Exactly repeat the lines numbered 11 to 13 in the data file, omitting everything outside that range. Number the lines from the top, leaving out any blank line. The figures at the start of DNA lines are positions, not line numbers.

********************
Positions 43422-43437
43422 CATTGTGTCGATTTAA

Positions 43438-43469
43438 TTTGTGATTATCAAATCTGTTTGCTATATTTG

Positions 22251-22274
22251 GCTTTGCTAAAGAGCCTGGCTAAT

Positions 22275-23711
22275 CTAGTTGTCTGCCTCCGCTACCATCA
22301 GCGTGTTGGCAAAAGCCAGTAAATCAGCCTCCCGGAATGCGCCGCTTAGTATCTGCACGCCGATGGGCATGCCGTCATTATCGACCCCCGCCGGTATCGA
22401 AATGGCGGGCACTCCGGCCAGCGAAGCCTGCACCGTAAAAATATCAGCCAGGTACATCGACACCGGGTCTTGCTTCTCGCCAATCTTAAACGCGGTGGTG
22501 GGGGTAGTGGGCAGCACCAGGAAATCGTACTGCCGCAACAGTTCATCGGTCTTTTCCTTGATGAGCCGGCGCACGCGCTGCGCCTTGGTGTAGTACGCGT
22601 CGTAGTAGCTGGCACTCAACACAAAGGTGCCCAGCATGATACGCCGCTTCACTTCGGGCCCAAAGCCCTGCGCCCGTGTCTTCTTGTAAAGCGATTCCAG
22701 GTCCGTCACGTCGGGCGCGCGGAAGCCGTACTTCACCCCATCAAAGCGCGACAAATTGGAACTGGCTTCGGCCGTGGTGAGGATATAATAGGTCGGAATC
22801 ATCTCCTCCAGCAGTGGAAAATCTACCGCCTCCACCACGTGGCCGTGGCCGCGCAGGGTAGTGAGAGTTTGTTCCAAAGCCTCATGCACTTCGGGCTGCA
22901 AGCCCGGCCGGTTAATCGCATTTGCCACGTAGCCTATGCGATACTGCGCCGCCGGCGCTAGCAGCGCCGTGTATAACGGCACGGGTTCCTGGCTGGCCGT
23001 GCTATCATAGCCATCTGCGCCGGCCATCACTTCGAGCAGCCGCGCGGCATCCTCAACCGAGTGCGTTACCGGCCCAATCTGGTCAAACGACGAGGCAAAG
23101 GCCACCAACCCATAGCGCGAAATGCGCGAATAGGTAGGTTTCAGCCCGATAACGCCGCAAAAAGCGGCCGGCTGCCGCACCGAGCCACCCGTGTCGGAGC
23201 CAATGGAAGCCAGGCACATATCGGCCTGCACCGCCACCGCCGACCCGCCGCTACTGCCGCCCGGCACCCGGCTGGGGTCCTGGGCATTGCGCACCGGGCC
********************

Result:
22501 GGGGTAGTGGGCAGCACCAGGAAATCGTACTGCCGCAACAGTTCATCGGTCTTTTCCTTGATGAGCCGGCGCACGCGCTGCGCCTTGGTGTAGTACGCGT
22601 CGTAGTAGCTGGCACTCAACACAAAGGTGCCCAGCATGATACGCCGCTTCACTTCGGGCCCAAAGCCCTGCGCCCGTGTCTTCTTGTAAAGCGATTCCAG
22701 GTCCGTCACGTCGGGCGCGCGGAAGCCGTACTTCACCCCATCAAAGCGCGACAAATTGGAACTGGCTTCGGCCGTGGTGAGGATATAATAGGTCGGAATC